Insurance companies might also delay payments because they need some time to arrange their own liquidity – for example, they may need to draw-down contingent bank lines or claim on reinsurance.

Use of a standardised contract is regarded as having reduced this risk considerably compared to the early days of the market when terms and conditions were negotiated bilaterally on each trade. But market participants may still be exposed to basis risk where they have outstanding pre-1999 trades. Furthermore the standardised documentation still leaves scope for mismatches – for example, whether restructuring is included as a credit event and on the 1998, 1999 or 2001 definition, different reference or deliverable obligations, cash or physical settlement etc – although such differences should be more transparent, leaving less room for the unexpected provided intermediaries check the terms of each transaction thoroughly.

In July 2000 Standard and Poor’s introduced Financial Enhancement Ratings (FER) on insurance companies to assist investors in evaluating their willingness and ability to make timely payments. In order to qualify for a FER, insurers must indicate their willingness to pay first, according to the terms of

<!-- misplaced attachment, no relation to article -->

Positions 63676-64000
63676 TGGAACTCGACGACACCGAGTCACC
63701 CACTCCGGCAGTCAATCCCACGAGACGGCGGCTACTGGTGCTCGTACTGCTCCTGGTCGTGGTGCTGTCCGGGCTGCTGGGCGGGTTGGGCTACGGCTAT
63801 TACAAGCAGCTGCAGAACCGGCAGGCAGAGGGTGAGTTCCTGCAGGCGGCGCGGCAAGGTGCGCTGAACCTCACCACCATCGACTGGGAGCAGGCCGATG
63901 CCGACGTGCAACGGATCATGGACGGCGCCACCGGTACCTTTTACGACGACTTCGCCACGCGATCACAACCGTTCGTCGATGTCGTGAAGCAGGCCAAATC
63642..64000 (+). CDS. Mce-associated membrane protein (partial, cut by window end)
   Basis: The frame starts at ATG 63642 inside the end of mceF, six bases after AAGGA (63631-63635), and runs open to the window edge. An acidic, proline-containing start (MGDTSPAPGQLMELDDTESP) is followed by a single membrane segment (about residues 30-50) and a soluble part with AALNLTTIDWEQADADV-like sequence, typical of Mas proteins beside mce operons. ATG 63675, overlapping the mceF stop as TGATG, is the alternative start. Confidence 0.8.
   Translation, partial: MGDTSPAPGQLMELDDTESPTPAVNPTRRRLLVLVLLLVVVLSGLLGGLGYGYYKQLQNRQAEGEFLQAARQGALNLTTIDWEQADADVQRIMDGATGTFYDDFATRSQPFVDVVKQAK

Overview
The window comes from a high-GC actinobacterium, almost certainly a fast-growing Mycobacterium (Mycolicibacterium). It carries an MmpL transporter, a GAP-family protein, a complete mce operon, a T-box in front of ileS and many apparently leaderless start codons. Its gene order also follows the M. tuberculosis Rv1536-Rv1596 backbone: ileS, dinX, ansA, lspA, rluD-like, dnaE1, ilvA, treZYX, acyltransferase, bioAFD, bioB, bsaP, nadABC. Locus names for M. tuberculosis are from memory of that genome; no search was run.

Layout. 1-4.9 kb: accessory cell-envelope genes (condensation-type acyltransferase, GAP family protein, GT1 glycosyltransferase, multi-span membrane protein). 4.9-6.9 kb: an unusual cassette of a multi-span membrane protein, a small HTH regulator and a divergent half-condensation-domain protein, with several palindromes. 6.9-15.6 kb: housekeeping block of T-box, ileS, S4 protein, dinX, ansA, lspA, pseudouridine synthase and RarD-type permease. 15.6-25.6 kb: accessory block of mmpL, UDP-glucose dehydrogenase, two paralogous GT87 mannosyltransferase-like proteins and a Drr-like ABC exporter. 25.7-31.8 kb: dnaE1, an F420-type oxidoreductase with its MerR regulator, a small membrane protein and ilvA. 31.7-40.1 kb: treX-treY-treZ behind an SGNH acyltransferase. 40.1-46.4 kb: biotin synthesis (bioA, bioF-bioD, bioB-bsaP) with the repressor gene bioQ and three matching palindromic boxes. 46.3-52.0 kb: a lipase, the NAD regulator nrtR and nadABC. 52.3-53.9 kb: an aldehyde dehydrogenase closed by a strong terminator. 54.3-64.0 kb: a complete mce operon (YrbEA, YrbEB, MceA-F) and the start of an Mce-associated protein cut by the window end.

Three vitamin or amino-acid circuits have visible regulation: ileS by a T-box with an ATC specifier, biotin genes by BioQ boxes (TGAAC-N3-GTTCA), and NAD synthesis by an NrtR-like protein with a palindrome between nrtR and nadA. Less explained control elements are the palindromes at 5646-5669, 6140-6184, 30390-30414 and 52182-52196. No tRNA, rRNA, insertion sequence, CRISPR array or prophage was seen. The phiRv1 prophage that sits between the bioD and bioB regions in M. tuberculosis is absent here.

Market documentation is also still evolving. Box 4 describes how it has been shaped by events in the market. The CDS market is still not mature and documentation is not yet fully tried and tested. The interest rate swap market was perhaps at a similar stage in the late-1980s.

24: It is standard practice in insurance to review the validity of a claim before paying. 25: Standard & Poor’s introduces criteria for insurer financial enhancement ratings, Standard & Poor’s, 18 July 2000.

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Financial Stability Review: June 2001 – The credit derivatives market: its development and possible implications for financial stability